A Farmer's Life

The following reflections are from May 11, 2013. I arrived on an organic farm in Northeast Connecticut in late April and tried to keep a written record of my experiences from the start. But with 14 hour work days I eventually barely had energy to tuck myself into bed at night, and my writing dwindled. Here I revisit some feelings of triumph after my first couple weeks emerged in food from the ground up. 

I think some people are born with the inherent ability to nurture. Unfortunately, I’m not sure I am one of them. Despite being born to a woman who keeps an abundant array of houseplants, a back patio that feels like a botanical garden, and a plentiful garden, I can’t claim to have any natural instinct for gardening. There was a time long ago when after much begging and pleading I convinced my mom to let me cultivate a rose garden in the small plot by our front door steps. She obliged, buying the necessary (and costly) plants, but I quickly became impatient when glorious roses didn’t immediately bloom and the plot quickly became overrun. From then on my contribution to the horticulture world consisted solely of picking the best looking daffodils from our garden and entering them in the annual flower show. Despite a brief stint watering flowers at a local nursery, I never ventured much further into the depths of cultivation.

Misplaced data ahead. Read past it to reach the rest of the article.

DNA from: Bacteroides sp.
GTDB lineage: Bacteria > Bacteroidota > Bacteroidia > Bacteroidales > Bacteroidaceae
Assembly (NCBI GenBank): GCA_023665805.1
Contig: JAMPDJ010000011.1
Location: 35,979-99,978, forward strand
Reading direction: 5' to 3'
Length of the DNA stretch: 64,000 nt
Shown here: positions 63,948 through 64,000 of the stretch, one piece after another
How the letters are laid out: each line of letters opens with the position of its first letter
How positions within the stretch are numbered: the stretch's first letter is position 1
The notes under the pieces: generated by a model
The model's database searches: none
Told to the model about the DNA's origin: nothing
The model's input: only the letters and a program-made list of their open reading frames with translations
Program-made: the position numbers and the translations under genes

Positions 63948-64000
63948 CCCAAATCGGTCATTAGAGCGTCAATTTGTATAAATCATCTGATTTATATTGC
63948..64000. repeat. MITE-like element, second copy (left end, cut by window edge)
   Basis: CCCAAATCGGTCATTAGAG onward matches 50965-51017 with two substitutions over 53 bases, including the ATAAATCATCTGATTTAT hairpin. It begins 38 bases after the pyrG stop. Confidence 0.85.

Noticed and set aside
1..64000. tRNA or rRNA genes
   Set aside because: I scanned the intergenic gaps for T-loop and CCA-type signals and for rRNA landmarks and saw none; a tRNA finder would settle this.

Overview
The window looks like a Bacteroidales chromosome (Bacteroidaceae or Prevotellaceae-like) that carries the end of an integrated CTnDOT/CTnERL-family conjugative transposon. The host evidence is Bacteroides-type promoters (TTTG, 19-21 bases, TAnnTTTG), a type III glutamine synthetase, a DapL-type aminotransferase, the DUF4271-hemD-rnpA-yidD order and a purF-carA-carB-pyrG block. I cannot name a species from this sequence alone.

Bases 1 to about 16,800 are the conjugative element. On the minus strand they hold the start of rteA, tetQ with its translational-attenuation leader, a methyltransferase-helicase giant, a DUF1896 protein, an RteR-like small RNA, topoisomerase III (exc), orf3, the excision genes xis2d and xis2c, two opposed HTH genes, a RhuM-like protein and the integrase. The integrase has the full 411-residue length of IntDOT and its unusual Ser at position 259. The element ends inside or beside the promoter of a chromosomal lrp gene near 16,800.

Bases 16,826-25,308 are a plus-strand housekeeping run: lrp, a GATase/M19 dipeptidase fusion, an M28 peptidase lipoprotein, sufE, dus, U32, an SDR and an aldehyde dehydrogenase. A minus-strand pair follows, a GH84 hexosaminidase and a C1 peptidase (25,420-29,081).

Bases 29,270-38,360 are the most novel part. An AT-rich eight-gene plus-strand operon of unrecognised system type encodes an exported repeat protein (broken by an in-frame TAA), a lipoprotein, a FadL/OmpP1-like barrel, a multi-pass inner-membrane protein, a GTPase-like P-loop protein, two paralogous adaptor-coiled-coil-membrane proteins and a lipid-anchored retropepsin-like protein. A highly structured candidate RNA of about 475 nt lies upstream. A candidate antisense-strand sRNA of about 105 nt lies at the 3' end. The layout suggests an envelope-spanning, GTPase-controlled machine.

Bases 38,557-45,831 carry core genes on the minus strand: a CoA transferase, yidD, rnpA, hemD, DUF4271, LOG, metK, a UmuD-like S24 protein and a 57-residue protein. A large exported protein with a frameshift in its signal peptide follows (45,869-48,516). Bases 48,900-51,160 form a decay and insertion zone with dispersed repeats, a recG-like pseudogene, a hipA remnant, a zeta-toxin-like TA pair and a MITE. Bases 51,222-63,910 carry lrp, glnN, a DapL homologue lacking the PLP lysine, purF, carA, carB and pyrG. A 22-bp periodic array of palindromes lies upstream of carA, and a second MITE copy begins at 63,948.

Now here I am, on 100 acres of rolling countryside and accountable for the well being of thousands of baby plants, seeds and even a fair number of animals. (We have two new calves, Iris and Amber! They are adorably awkward.) With 200 CSA shares being distributed each week, this is well beyond the scale of backyard gardening. We just took a day and a half to plant 1500 strawberry plants (tricky little fellows) and are starting seedlings by the 100s. The monotony of field work can be daunting, especially the moment of looking back on a 500 foot bed and seeing you’ve only planted a quarter of what needs to be done. Or attempting to navigate carrot beds with a wheel hoe and Japanese scythe. But for all the moments of thinking Dear god will it ever end there are just as many moments of mindful understanding that I am giving life. Some days the minutes and hours seem to stretch endlessly, while other times the lunch bell sounds while my head remains in the clouds. The point is, it’s a beautiful and fulfilling thing to know that each day I contribute to a life (even if it’s just a leafy life).